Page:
Wednesday, January 6, 2010

Rover Is Unleashed

The Challenge Has Begun!

Good Hunting!

What is Rover?
Rover means Rootin’ Out Visalia’s Exciting Record. It is a treasure hunt challenge designed to lead you from one clue to another. The first person to successfully go through all the clues will win the prize. Rover is first of all, about you having fun. It is designed to let you feel the excitement of the hunt. Secondly, in the course of “Rootin’ Out”, you will undoubtedly learn something about Tulare County and Visalia history. Fun and learning local history go together.

Object of Rover:
The object of Rover is to be the first one to get the clues, decipher them correctly, and follow them to the treasure.

Rover Etiquette:
Rover is suppose to be fun, and in the course of the hunt you will come in contact with people involved in the challenge, so an appropriate please, thank you, excuse me or I’m sorry will always be appreciated. Rover will also take you to places of business with customers, so please be considerate to those that allowed us to use their business location.

Rover Eligibility:
Only those on the Historic Happenings subscription list are eligible to participate and win the treasure.

Rover Rules:
**Pretty simple. Follow the clues. Use whatever resources you can muster. Remember the first HH subscriber to reach the prize wins.
**No one connected with any of the clue locations is eligible to participate.
**If you have questions about the Rover rules or anything about the challenge you can email me at or call me at (559) 901-3227.

Rover Treasure:
Obsolete and original Visalia Fire Alarm Box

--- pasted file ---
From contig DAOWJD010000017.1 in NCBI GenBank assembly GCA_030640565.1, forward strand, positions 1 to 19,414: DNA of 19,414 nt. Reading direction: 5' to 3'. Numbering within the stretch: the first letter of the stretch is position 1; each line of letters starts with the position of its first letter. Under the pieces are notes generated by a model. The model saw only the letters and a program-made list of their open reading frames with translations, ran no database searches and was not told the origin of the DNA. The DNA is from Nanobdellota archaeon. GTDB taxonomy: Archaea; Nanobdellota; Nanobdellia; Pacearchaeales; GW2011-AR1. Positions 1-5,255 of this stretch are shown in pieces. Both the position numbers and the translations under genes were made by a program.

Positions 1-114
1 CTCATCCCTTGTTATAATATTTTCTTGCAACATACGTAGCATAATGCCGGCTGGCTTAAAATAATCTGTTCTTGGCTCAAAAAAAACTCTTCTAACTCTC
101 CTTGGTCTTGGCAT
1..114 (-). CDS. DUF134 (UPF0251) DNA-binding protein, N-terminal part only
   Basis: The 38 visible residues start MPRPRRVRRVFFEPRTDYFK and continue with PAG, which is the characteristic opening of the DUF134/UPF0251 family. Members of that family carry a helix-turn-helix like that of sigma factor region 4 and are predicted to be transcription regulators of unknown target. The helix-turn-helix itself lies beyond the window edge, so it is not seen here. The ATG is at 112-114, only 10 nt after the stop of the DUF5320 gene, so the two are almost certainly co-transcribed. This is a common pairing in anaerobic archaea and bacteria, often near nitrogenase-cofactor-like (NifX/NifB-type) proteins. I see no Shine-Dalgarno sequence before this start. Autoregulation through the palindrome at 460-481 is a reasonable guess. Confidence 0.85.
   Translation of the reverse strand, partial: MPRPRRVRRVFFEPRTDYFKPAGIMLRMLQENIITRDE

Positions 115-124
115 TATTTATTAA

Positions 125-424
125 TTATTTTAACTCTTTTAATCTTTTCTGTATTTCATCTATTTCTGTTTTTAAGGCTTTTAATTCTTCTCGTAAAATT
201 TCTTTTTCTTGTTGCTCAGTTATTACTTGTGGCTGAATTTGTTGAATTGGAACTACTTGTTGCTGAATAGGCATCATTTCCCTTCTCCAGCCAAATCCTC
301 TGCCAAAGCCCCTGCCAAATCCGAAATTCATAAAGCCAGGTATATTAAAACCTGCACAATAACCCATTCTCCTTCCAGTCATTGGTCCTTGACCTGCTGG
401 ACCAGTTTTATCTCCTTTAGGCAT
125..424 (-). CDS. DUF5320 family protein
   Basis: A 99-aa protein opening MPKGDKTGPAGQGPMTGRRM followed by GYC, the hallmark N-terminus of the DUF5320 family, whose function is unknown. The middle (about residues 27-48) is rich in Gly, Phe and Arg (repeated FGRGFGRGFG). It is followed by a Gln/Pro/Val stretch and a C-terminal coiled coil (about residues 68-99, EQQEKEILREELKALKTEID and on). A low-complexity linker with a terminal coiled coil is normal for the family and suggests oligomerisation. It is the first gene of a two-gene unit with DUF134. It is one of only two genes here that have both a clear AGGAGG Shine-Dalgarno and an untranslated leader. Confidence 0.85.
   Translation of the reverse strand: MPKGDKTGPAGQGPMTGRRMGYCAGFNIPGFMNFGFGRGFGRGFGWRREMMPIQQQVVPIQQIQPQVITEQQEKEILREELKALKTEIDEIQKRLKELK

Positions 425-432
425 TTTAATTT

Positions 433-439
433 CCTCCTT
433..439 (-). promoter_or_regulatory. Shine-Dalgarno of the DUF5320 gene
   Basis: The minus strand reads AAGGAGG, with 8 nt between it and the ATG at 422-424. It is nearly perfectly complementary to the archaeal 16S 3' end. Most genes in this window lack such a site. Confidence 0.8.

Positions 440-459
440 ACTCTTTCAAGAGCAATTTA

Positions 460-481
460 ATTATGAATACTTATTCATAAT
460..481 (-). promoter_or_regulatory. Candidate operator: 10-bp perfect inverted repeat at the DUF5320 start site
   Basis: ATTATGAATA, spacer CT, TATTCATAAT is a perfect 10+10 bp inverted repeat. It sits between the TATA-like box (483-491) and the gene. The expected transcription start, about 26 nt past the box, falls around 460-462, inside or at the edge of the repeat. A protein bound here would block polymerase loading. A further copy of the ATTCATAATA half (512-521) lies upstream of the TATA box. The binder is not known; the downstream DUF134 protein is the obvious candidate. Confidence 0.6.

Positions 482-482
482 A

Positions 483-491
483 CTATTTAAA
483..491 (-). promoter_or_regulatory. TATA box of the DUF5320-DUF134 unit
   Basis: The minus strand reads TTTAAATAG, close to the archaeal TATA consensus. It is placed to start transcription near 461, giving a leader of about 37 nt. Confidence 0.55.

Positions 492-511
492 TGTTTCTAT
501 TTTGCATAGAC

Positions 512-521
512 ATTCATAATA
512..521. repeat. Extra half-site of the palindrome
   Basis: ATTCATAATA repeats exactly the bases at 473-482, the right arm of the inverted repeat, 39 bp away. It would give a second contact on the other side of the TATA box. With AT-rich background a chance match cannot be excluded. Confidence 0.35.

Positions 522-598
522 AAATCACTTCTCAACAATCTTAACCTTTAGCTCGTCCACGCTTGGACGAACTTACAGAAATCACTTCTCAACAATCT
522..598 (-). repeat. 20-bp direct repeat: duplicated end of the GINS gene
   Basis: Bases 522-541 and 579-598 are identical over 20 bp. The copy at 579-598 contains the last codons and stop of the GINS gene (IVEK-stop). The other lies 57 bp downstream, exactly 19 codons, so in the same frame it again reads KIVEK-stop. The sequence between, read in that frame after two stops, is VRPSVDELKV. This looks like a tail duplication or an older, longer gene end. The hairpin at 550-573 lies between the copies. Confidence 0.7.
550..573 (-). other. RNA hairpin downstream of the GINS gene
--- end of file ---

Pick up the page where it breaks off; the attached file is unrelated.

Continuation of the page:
On Your Mark, Get Set, Go!
Here is your first set of clues. The clues that follow will identify the telephone number of a well-known gentleman who is anxious to help you move to the next clue. He’ll only help you if you follow these instructions exactly (more about that later.) But before you talk to him, you need to decipher his 10-digit telephone number:

**The first 3 digits of his telephone number is the area code. His area code number is assigned to a portion of the San Joaquin Valley. If you add the individual numbers together, it adds up to a total of 19.

**The next digit in the telephone number is the number of election precincts the Tulare County Court of Sessions established for the county in 1852.

**The 5th digit is the number of comedians that made up the famous comedy team in the classic 1930 film called Soup to Nuts.

**The 6th is the number used by early travelers to our area in and around Visalia which describes the number of creeks. This area was known as _________ Creeks.

**The 7th and 8th digits are the two numbers used in the 1920s and 1930s to describe a patron at a bar who was not to be served any more alcohol or a patron who was asked to leave the bar. Some still use this 2-digit term today.

**The last two digits are the year in the 1800s when Fresno County was formed breaking off the northern section of Tulare County.

Well, there you have it. Once you are satisfied that you have the correct telephone number, check it with the following: If your number is correct, the total of all the numbers added together should be 54.

When you are ready to make the call, have a pen and paper handy. You will need to take notes. Punch in the number. When the gentlemen answers say these exact words, “Terry told me to call.” He will then give you instructions to the next clue. If his voicemail picks up when you make your call, leave the following message, “Terry told me to call” and leave a clearly stated call-back number and your name, nothing else.

If you fail to follow these directions precisely, you will not get the next set of clues. Good luck.

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